It's been a slow week for most people. Those pesky holidays and something about the weather. But there ain't no party like a Chopsticks party, cause a Chopsticks party don't stop. (Until 2am) I don't think a chasm to hell opening up in the parking lot would stop that place from running. Hardened karaoke singers trudged through the snow and sleet and slush and mush and washed themselves in rivers of silver-tongued vanity.
Perhaps it was because their love for the gift of song was greater and more important than dry feet. Perhaps it was because other, fair weather karaoke joints were closed. Nevertheless, they came.
I've been working more than usual this week, to cover for people who've traveled to other parts of the country to visit this thing they call “family”. Sunday, Tuesday, and my normal Thursday shift.
Sunday, with the Snowgasm on, I expected to serve a docile, moon-eyed crowd, cowed into submission by mother nature, having braved the weather, with barely any energy left to sing. Surprise! Sunday was the Chopsticks holiday party, and before 7:00, the most hardcore crowd of regulars you'll see all year, along with nearly all my co-workers, had already packed the place. I even started early.
Even David Chow, the owner and the face on the fliers and “How Can Be?” t-shirts, got up and sang his heart out, an event which takes place once or twice a year, I'm told. Also present was Nathan Jr. a former KJ (the prototype Chopsticks KJ) and Chopsticks legend. Nathan was, at one point, the only KJ at Chopsticks, working six nights a week. Having him hand you a song slip is like having Freddie Mercury asking you to sing him a song. It's like God tossing you the world-building stick and saying, “Hey Buddy. Let's see what you can do.”
Most of the hard-core left by 10 or 11 and then it was a pretty normal crowd, with the exception that they'd slogged their asses of out in that horrible crap to be there. The snow fell relentlessly and I was half-frozen by the time I finally made it home myself.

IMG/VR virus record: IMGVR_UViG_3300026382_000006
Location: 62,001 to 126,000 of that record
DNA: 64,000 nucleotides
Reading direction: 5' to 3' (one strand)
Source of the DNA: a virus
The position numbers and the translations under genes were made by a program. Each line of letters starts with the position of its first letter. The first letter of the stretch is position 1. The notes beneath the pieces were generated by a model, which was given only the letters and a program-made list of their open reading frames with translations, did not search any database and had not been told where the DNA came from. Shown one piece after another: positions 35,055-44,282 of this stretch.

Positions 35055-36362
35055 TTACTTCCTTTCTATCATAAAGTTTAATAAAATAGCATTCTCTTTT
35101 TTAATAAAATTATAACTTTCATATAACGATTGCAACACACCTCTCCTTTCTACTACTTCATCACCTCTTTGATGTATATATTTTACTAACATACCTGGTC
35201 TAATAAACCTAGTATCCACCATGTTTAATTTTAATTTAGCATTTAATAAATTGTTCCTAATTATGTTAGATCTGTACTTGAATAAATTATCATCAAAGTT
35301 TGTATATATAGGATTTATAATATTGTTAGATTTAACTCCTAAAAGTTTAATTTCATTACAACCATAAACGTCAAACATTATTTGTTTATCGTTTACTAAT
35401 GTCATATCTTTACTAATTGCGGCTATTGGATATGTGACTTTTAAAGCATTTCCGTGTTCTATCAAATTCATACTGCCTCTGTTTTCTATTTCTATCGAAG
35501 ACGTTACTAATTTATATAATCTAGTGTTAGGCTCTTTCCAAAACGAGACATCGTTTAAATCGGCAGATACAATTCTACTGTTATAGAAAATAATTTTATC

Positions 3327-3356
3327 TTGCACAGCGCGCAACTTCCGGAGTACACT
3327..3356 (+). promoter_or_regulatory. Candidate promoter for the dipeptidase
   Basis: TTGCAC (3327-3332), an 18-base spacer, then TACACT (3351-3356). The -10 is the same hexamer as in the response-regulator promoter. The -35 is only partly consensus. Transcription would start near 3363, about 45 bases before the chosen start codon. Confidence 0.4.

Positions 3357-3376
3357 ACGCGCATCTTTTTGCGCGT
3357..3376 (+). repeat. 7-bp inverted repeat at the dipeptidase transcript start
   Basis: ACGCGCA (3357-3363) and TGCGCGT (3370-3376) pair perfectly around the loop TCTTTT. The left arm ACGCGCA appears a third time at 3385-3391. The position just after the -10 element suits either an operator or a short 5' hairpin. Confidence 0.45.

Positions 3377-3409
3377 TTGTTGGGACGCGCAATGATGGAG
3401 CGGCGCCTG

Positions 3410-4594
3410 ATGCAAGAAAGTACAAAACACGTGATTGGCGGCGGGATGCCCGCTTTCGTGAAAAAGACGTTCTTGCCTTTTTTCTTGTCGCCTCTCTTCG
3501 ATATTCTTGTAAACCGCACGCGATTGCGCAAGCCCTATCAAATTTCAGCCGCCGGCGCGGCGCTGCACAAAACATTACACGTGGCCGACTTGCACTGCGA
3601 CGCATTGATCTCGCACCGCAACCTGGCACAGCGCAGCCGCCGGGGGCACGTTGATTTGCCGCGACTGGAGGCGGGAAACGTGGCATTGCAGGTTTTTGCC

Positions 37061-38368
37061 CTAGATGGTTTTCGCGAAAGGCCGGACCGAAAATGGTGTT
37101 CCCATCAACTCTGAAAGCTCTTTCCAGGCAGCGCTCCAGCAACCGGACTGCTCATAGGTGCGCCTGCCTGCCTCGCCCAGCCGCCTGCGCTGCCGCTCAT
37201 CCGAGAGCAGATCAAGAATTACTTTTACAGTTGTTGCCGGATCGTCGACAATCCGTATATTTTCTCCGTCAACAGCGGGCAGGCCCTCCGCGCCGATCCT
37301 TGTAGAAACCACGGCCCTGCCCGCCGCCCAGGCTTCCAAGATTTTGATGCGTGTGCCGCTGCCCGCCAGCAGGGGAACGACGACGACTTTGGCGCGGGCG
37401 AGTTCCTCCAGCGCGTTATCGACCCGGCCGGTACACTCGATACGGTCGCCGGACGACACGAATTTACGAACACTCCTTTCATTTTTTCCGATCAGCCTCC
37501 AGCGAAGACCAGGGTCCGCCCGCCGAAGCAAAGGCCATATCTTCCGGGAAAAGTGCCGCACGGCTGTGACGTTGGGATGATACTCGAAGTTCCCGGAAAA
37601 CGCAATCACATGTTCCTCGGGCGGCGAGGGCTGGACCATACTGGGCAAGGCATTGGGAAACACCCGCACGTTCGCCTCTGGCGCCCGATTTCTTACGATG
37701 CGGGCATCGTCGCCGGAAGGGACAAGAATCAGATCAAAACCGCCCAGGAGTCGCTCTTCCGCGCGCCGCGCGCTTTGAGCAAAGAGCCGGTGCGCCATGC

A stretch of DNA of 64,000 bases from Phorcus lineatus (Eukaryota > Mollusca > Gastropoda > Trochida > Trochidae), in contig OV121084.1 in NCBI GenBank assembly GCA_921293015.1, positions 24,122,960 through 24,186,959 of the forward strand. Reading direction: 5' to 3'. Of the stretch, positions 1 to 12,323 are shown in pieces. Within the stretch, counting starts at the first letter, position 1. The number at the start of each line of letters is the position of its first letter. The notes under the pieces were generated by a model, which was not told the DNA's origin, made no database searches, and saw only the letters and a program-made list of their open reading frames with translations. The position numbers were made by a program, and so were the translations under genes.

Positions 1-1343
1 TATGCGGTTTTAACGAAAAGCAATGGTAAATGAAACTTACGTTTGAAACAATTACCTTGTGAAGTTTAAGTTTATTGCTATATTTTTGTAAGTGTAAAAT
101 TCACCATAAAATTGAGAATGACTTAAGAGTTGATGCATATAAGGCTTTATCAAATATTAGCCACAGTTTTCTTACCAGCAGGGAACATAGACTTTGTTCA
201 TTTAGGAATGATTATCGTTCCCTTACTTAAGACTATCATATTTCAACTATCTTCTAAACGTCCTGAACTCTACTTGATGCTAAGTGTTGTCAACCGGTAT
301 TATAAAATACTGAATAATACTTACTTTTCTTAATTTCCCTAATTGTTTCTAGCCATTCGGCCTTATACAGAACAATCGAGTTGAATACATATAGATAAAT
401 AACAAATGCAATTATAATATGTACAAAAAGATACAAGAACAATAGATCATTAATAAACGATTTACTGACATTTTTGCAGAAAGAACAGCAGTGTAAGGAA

Tuesday saw a dance-happy crowd. It's always great when people start getting up on the dance floor together. Chopsticks has an eclectic community, andÃƒâ€š you see characters mingling on up there who might never be around each other otherwise.
Oasis Cafe on Hawthorne had their holiday party at Chopsticks that night.
Among them was April, who thrashed out one of the raddest metal performances I've ever seen. She even crushed a PBR tall boy can against her forehead, causing the crowd to go absolutely nuts. She knows how to rock. I asked her to marry me on the mic, but then I got cold feet a few seconds later and said “Never mind.”
Then, of course, I worked on Thursday, which was also Christmas. Being one of the few places open that night, we got a pretty good crowd. Chopsticks has a huge selection of songs, including Christmas music. At the beginning of the night, I was terrified that I would be forced to listen to douchey, ironic versions of Christmas songs all night long. At first, there were a few, but those people left quickly, bless their stuck-up little hearts. I gave a little nod to Christmas myself, singing Al Yankovic's “Christmas at Ground Zero.” early in the night, which is a song about nuclear war breaking out on Christmas Eve. Good stuff.
The intrepid Julian Chadwick, who may or may not be the editor of this publication also showed up, had a couple beers, and took this blurry iPhone picture. Tweep @Tanqueray also showed up and partied all night with her many friends.
Now the snow is melts, fast as those sugar plum dreams fade. Time to get this holiday crap over with and march on, with a douchey, ironic song in our hearts. I'll be working on New Years Day. See you then, if you're not too hungover.
<3 ——- <3
Will Radik, as well as being a KJ at Chopsticks Express, is a visual artist, audio technician, podcaster, and serial volunteer who grew up mostly in the SF Bay Area and Chicagoland. You can find his personal blog at inyourwater.wordpress.com.